Can the metaverse offer benefits for developing countries?
Meta, and Microsoft has said it intends to build an “enterprise metaverse.” Microsoft recently stated that its $68.7 billion acquisition of Activision “will provide building blocks for the metaverse.” Although the metaverse is still at a nascent stage, if realized, it could potentially reshape the internet.Big tech sees the metaverse as the next market opportunity — Mark Zuckerberg rebranded Facebook as
This post explores some opportunities the metaverse offers in education, health, and urban development although there are promising use cases in almost every sector.
What is the metaverse?
The combination is likely to be accompanied by a quantum jump in data capture, transmission, and storage, which in turn will require significant investments in digital infrastructure. A high-quality immersive experience could require the transmission of 8K resolution images at 60 frames per second with HDR (High dynamic range), expanding their color and contrast. These specifications would translate into high bandwidth requirements even with advanced compression techniques.
The metaverse represents a significant economic opportunity as the global market size of the metaverse in 2020 was $4.69 billion and is estimated to grow by 43.3 percent annually between 2020–27. The figure below shows the number of patents relating to “virtual worlds” published since 2000.
1. Education and Training
According to the University of Maryland, users retain information more effectively when presented in virtual reality (VR) rather than on a computer screen. A PricewaterhouseCoopers report states that employees can be trained four times faster in soft skills using VR than traditional in-person classroom or online training.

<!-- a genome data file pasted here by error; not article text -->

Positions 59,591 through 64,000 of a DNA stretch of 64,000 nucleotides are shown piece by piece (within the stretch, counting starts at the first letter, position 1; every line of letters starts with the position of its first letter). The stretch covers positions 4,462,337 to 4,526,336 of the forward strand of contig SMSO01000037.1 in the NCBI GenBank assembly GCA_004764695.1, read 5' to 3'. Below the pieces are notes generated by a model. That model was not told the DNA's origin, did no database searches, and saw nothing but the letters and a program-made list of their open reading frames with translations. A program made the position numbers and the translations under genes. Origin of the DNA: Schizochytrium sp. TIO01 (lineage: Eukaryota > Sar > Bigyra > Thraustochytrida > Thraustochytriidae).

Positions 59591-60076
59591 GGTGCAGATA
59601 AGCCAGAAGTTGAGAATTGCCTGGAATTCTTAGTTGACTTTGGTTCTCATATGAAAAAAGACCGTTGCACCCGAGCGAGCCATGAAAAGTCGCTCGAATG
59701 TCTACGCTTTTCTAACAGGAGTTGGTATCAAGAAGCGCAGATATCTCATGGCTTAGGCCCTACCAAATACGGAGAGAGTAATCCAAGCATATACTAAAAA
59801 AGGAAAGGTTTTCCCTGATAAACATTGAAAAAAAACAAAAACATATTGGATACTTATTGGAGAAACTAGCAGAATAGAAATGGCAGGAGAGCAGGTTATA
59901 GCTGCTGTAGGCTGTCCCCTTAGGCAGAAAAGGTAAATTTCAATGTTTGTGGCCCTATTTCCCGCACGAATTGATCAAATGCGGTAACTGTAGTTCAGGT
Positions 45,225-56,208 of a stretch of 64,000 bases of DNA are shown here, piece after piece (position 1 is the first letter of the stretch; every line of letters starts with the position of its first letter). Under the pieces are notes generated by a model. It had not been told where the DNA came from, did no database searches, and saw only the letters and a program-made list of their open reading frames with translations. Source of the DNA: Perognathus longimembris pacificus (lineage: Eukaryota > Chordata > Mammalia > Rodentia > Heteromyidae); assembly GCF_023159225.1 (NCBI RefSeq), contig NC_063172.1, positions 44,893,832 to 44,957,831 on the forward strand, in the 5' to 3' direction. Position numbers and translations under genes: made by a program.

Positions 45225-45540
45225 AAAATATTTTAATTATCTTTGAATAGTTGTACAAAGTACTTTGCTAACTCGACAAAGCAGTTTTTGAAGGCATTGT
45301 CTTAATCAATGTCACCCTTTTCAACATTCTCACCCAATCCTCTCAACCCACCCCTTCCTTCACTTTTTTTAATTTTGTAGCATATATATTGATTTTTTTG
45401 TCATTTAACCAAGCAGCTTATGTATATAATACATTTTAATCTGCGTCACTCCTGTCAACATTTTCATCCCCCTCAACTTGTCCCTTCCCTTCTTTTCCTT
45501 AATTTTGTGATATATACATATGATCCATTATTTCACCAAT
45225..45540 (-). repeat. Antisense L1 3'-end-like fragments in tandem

Verizon similarly reduced training time for call center agents dealing with angry customer calls from 10 hours to 30 minutes per agent.
The United Kingdom’s National Health Service commissioned a study to determine the value of VR in educating hospital frontline staff. Ninety-two percent of VR participants trained in infection control measures were found to have an adequate understanding, compared to only 16 percent of the control group. Post-training performance increased by more than 230 percent for the VR group, compared to 16.75 percent for the control group. Additionally, users reported feeling less anxious when confronted with COVID-19 scenarios.
3. Urban development
Virtual Singapore — that lets users visualize in 3D how the city will develop and evolve in response to population growth and new construction. This virtualization has multiple uses, including transportation planning through simulations and determining optimal sites for the location of solar systems.Singapore has created a digital twin —
Seoul has announced that it will offer services in the metaverse, allowing citizens to interact with public officials, resolve civic complaints, and receive consultation services in a virtual world without visiting City Hall.
Saudi Arabia is building a $500 billion city. The city, named Neom, will have a digital twin in the metaverse allowing the citizens to experience the city even before it is functional.
What should developing countries be considering?
Teachers can be exposed to immersive training in teacher training institutions. Students can be encouraged to create educational content on gaming platforms. Similarly, healthcare professionals can be better trained using immersive technologies.
Residents could be consulted on alternative designs through immersive experiences. Commercial spaces that are part of the redesign could be sold in virtual worlds with ownership transferring to their physical twins upon execution, thus generating revenues for development.
Most importantly, “Data for Better Lives”.The United Kingdom, New Zealand, and the European Union are pursuing policies and initiatives to promote digital twins. The metaverse opportunity can be also included into national data ecosystem development strategies which have been recommended in World Development Report 2021
Despite its current hype and attendant risks, the metaverse could potentially offer benefits in multiple sectors, including healthcare, education, and urban development, to name a few.